“Firetrap or not,” Didion wrote in her 1977 essay “Many Mansions,” “the old Governor’s Mansion was at that time my favorite house in the world, and probably still is.”

Here Comes the Neighborhood

As lieutenant governor since 2011, Newsom has been famously absent from Sacramento, occasionally commuting to the Capitol from his $2.2 million Marin County home that affords unobstructed views of Mount Tamalpais. Formerly mayor of world-class San Francisco, Newsom once dismissed second-class Sacramento as “just so dull” and said he spent “like one day a week, tops” in the capital city because “there’s no reason.”

Having been elected to California’s highest office, Newsom has seen optics and reason: The governor of the most diverse state in America can’t afford to commute to work from racially, economically and politically homogeneous Marin.

As California’s incoming governor, Newsom and his family are moving to Sacramento at a time of profound demographic and economic change in the downtown area surrounding the 142-year-old Governor’s Mansion.

Stately perched on the corner of a tree-lined thoroughfare historically known as State Route 40, the renovated Governor’s Mansion is among the last few single-family residential mansions in a part of Sacramento known as Mansion Flats, once home to the grandest of downtown houses, many long ago converted to hotels, offices and apartments.

The picaresque American Legion bar that abutted the Governor’s Mansion in Nancy Reagan’s era has joined dead soldiers, replaced by a hip taqueria and cantina.

The shuttered eye-sore hotel in the Governor’s Mansion’s direct view — where Gov. Pat Brown used to swim before a local newspaper photographed him en route to the pool in robe and flip-flops and his wife insisted on building a swimming pool at home — is being renovated as housing and retail. Modern new apartments recently revitalized a dark parking lot across the street.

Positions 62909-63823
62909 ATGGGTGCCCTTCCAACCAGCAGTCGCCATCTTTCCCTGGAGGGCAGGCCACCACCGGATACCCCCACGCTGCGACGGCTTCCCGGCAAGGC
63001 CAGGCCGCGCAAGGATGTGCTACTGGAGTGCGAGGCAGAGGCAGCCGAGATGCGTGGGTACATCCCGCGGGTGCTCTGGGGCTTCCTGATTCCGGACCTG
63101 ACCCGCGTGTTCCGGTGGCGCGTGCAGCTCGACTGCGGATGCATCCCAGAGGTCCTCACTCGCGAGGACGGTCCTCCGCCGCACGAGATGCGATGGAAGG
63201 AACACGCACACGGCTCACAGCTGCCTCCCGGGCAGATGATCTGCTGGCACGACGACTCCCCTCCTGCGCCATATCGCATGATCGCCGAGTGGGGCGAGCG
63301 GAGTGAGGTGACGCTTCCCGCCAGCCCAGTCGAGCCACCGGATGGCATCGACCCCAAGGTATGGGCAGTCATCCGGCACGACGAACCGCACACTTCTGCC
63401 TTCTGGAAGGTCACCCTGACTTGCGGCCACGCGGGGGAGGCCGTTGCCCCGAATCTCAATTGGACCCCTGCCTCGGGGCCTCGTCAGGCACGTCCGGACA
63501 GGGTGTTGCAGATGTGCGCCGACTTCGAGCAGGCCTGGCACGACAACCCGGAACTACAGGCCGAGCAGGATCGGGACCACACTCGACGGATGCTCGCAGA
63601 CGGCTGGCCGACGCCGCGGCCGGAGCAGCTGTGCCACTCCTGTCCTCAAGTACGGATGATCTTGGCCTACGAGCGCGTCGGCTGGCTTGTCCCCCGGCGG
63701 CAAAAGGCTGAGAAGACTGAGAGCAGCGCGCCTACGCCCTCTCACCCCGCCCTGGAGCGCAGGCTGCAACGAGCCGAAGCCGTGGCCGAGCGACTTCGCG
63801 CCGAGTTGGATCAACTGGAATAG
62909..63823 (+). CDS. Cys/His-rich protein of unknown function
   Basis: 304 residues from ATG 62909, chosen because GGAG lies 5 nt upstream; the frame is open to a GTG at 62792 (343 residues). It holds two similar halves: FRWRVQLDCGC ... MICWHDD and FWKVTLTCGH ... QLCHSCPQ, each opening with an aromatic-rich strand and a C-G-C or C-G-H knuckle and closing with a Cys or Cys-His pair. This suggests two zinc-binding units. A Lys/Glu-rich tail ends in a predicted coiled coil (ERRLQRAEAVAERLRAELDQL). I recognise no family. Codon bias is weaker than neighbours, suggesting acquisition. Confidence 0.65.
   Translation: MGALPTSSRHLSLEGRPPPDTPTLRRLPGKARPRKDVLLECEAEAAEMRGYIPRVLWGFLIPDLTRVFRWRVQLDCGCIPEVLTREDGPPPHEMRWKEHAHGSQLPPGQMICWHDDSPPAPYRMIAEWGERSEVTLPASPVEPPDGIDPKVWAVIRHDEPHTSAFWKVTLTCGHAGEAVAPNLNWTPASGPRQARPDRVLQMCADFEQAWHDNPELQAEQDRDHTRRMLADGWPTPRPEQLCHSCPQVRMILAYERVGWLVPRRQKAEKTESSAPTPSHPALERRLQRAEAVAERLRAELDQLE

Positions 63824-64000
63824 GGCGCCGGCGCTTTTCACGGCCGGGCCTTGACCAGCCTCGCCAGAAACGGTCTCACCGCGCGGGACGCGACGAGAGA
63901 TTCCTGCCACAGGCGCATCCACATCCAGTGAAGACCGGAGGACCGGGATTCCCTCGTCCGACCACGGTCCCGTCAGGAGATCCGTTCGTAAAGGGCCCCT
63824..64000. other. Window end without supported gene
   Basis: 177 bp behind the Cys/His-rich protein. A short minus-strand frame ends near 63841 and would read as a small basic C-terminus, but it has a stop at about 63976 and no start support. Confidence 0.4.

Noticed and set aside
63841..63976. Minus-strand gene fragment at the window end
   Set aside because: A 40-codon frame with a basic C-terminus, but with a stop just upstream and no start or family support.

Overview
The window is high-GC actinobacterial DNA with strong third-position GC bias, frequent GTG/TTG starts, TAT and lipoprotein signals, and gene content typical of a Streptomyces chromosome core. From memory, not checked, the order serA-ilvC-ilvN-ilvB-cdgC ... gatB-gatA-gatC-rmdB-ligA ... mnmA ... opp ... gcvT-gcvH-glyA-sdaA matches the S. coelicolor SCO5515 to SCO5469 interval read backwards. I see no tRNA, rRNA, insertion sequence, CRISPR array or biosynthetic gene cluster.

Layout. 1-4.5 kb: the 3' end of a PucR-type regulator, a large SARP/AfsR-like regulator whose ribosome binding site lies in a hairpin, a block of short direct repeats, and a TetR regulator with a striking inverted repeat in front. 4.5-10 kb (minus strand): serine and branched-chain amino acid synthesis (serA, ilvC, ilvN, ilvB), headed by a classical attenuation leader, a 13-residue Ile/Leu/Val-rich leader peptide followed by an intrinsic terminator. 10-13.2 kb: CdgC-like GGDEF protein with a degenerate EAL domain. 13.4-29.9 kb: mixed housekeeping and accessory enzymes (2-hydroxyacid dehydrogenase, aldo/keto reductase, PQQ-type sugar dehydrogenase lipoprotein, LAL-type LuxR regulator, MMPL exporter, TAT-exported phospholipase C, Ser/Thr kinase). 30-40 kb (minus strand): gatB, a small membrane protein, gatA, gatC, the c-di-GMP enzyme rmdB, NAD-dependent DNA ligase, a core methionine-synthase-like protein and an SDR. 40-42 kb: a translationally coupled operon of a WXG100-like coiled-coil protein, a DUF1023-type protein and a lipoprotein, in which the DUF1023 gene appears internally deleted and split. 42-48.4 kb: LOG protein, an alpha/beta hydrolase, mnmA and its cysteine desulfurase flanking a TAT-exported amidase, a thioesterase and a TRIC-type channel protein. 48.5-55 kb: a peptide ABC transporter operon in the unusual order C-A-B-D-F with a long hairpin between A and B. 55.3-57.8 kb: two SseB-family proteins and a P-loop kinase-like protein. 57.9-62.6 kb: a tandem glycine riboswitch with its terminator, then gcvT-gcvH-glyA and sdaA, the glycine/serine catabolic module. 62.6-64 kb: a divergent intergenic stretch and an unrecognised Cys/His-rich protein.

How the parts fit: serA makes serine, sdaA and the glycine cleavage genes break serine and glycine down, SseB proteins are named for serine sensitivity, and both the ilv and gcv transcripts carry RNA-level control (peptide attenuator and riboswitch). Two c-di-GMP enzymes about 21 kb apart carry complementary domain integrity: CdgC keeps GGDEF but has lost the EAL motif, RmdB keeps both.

The former circus tent musical theater a block away is now a bone fide, bank-sponsored performance center. An independent coffeehouse will soon replace a long-gone Starbucks on the corner to the west.

Major agriculture processor Blue Diamond Almonds is sprucing up its nearby headquarters to the north to highlight its retail store and visitors center.

Mere blocks away, Sacramento’s Memorial Auditorium, Convention Center and Community Center Theater are all being upgraded.

Restaurants, bars, retail, hotels and theaters blossom to west in revitalized downtown and to the east in trendy midtown.

Mass murdering grandma Dorothea Puente lived and killed three blocks away but you seldom hear her name. Meanwhile, kid-friendly and dog-friendly beer parlor Capital Hop Shop two blocks away is on everyone’s lips.

House of Thrones Happy Ending

Downtown Sacramento and the neighborhood immediately surrounding the Governor’s Mansion are a lot safer and more attractive today than they were in Nancy Reagan’s day.

Sure, a deranged man broke into the residence in April 2018.

Seven months later at Gavin Newsom’s Marin County home, a strange man evaded security and approached Newsom’s 7-year-old son, Hunter.

Stuff happens everywhere.

Last week, after months of speculation whether Gavin Newsom would move his family from marvelous Marin to less sophisticated Sacramento, I asked the state Department of Parks and Recreation if the Governor’s Mansion would become a museum once again if Gov. Gavin Newsom did not move in. Parks and Rec said it had no information at the time. On Friday, Newsom announced he and his family will move to Sacramento after he’s sworn in Monday.

This house of thrones housing saga has a surprise happy ending in addition to cameos by Ronald Reagan, Nancy Reagan, Ron Reagan Jr., Jerry Brown and dogs Sutter and Colusa, and pre-fame debutante Joan Didion blindfolded in a bedroom.